52 Percent of Americans Say Sandy Hook Is Being Exploited for Political Gain
As gun rights and gun control are debated in the wake of the Sandy Hook school shooting, a majority of Americans say elected officials are "exploiting" the tragedy. The new Reason-Rupe poll finds 52 percent of Americans believe that elected officials are exploiting the tragedy for political gain, while 41 percent feel elected officials are acting responsibly.
Democrats differ sharply from independents and Republicans on the issue. Seventy-one percent of Republicans and 60 percent of independents think the tragedy is being politicized, while just 32 percent of Democrats believe so.
As Jacob Sullum mentioned in his column this morning, Reason-Rupe finds that over half, 51 percent, of Americans say people "should be allowed to own assault weapons," while 44 percent say people "should be prohibited from owning assault weapons." Once again there is a substantial political divide: 68 percent of Republicans and 57 percent of independents say assault weapons should be allowed. However, just 33 percent of Democrats agree.
Democrats, who normally count on the youth vote, may be surprised to find that 70 percent of 18-24 year-olds and 58 percent of 25-34 year-olds say "assault weapons should be allowed." Similarly, Republicans, who usually rely upon the senior vote, will find that 57 percent of 55-64 year-olds and 61 percent of people over the age of 65 say assault weapons should be prohibited.
As Congress gets ready to debate new gun restrictions, just 27 percent of Americans say the federal assault weapons ban that expired in 2004 would've helped avoid the tragedy if it were still in place. Over two-thirds, 67 percent, say the ban would not have helped avoid the shooting.
The public is split on what might have helped prevent the Newtown tragedy. When asked what might have helped prevent the shooting, 24 percent proposed better mental health treatment, 19 percent said stricter gun laws, 18 percent stressed better parenting and 17 percent suggested armed guards.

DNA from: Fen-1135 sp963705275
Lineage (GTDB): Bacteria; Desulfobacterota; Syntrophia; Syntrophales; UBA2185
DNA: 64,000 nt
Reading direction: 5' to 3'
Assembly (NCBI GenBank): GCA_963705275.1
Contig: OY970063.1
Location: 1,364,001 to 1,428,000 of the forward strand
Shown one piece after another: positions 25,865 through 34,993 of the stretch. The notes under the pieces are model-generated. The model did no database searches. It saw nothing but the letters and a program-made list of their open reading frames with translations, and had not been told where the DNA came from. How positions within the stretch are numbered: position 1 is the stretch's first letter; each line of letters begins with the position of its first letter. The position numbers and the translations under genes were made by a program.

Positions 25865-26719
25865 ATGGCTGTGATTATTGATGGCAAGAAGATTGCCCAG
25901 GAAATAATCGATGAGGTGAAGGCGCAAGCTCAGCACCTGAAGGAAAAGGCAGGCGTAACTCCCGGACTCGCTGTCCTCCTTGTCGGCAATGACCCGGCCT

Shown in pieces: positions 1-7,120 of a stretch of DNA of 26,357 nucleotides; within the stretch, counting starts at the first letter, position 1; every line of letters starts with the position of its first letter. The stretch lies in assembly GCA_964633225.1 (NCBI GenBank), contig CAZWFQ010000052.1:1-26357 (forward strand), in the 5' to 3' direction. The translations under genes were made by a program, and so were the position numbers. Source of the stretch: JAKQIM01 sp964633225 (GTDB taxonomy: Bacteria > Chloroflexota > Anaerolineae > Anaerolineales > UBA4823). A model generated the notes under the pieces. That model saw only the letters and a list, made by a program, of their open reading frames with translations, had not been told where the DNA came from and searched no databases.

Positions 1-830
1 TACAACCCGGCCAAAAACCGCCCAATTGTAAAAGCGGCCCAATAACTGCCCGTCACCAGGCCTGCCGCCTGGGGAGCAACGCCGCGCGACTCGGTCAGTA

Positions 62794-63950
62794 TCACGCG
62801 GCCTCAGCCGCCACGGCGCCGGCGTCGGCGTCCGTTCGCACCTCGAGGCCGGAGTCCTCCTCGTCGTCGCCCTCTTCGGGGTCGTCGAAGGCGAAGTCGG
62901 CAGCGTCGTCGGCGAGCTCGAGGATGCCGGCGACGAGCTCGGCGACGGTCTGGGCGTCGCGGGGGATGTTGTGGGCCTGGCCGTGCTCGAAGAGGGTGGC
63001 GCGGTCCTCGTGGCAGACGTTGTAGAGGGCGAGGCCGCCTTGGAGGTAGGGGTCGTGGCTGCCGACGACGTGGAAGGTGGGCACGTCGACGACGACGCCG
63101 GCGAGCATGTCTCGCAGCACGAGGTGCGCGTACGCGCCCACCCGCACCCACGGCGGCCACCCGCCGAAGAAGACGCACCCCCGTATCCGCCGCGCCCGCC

The poll also found little consensus when respondents were asked, open-ended, to actually define an assault weapon. Assault weapons were described as fully automatic machine guns in 29 percent of the responses. Twenty-seven percent of the answers defined assault weapons as any gun that fires rapidly, 23 percent focused on the size of the magazine or clip and 17 percent described them as any gun having the ability to fire multiple rounds.
The polls finds 52 percent approve of the job President Barack Obama is doing and 42 percent disapprove. The public is split over how the president is handling the economy, with 48 percent approving and 47 percent disapproving. Just 17 percent of Americans approve of the job Congress is doing and 74 percent disapprove.
The Reason-Rupe poll conducted live interviews with 1,000 adults on mobile (500) and landline (500) phones from January 17-21, 2013. The poll's margin of error is plus or minus 3.8 percent. Princeton Survey Research Associates International executed the nationwide survey.
The full poll is online here (.pdf) and additional Reason-Rupe poll resources are available here. This is the latest in a series of Reason-Rupe public opinion surveys dedicated to exploring what Americans really think about government and major issues. This Reason Foundation project is made possible thanks to the generous support of the Arthur N. Rupe Foundation.